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Paris, France and How Big and Majestic is Your Conception of God?
in the news: Shortly after the recent "Islamic terrorist attack" in Paris, and as global citizens gathered in that city for the UN Convention on Climate Change (COP 21), Liberty University president Jerry Falwell Jr.--speaking with the school's motto "Training Champions for Christ since 1971" displayed on a banner behind him and carrying a gun in his back pocket--urged students to take the university's free training course, get their concealed carry permits and be ready to "end those Muslims" should the need arise. Liberty University graduate Jonathan Merritt, writing in the December 6 online edition of the The Atlantic found Falwell's remarks "troubling." A few days later another American Christian University, Wheaton College, made news with its suspension of professor Larycia Hawkins who claims that Muslims and Christians worship the same God. In analyzing the move in a Washington Post op-ed, Yale University theology professor Miroslav Volf argued "Her suspension is not about theology and orthodoxy. It is about enmity toward Muslims." The associated headline referred to that as "anti-Muslim bigotry."
commentary and analysis (by Stephen P. Cook, project Worldview, www.projectworldview.org): As we anticipate celebrating Christmas in a few days, before I (rather simplistically?!) attempt to make sense of all this, let me recount some recent personal history...
I wanted to be in Paris for the start of COP 21, and accordingly planned my week-long tour of northwest France to end there. The most intriguing sites I visited can be crudely lumped into two categories: 1) religious shrines celebrating the majesty of God and transcendent feelings of belonging (Chartres, le Mont Saint Michel, cathedrals at Angers, Bayeux, Rouen, and Saint Chapelle and Notre Dame in Paris) and 2) more down to earth structures commemorating human alienation and inability to get along with each other (castles and battlefields). From Chartres, I passed through Tours and hadn't time to find the (lost?) battlefield where Christians and Muslims battled in 732 AD as I headed to the river spanning castle at Chenonceau. Of what I learned about its six century history I note here that the French WW II resistance to Nazi tyranny used the castle to get Jews (across the river and then political boundary) out of the occupied zone. The castles at Angers and Fougeres were equally impressive, not for their beauty but as fortresses to hold as war raged. After seeing the eleventh century cathedral at Bayeux, the next morning I looked over remains of Nazi concrete coastal defenses and paid tribute to those who fell at Omaha Beach. In the afternoon, as I walked the 240 foot long, nearly thousand year old Bayeux tapestry, my audioguide headset told me the story of William the Conqueror's successful invasion of England in 1066. In Rouen I couldn't decide whether I was most moved by France's tallest (and some would argue most impressive) cathedral, or the tributes to (saint) Joan of Arc near where the English burned her at the stake during the Hundred Years War. The palace at Versailles made realize that, if anything, the inequality gulf between haves and have nots was even wider in the years preceding the French Revolution than it is today.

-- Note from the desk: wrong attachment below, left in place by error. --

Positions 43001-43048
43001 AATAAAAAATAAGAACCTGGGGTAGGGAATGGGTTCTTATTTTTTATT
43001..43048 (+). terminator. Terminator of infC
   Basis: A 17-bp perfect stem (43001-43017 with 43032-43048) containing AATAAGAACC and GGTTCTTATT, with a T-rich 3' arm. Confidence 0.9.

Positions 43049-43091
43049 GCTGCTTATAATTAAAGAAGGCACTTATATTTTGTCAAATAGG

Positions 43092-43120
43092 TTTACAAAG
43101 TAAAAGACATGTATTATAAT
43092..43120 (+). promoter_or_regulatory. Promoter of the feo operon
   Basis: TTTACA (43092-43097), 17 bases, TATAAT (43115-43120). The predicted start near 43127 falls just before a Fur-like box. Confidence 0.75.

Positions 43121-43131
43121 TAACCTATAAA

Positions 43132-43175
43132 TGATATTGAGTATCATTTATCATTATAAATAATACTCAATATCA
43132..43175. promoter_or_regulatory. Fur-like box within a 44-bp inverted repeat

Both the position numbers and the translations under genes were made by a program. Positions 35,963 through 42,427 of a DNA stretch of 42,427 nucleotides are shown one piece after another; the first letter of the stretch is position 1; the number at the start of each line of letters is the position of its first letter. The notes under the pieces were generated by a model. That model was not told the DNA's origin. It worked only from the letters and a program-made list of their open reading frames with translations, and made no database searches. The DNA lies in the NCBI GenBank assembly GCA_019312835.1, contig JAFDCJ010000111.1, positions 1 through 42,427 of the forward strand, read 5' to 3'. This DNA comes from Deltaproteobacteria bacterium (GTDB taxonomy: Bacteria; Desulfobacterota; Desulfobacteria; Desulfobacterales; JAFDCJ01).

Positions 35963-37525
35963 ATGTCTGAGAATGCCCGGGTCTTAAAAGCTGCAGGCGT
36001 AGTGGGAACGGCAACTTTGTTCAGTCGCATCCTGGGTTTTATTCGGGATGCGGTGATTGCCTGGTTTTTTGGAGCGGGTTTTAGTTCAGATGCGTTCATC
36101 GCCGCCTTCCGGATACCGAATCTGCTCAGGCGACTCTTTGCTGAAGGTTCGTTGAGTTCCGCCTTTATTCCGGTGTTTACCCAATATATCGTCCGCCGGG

After hastily seeing da Vinci's Mona Lisa and recalling stumbling upon (a few days earlier) the castle near Amboise where this creative genius died in 1519, I left the Louvre. My November 30th evening trip out of Paris was delayed when skittish city authorities closed down the whole transit system due to a bomb scare. Security concerns had previously canceled protests organized by environmental activists, delayed the civil society opening of COP 21, and messed up my plans to connect with that event. Now back to some analysis, and to contrasting conceptions of God...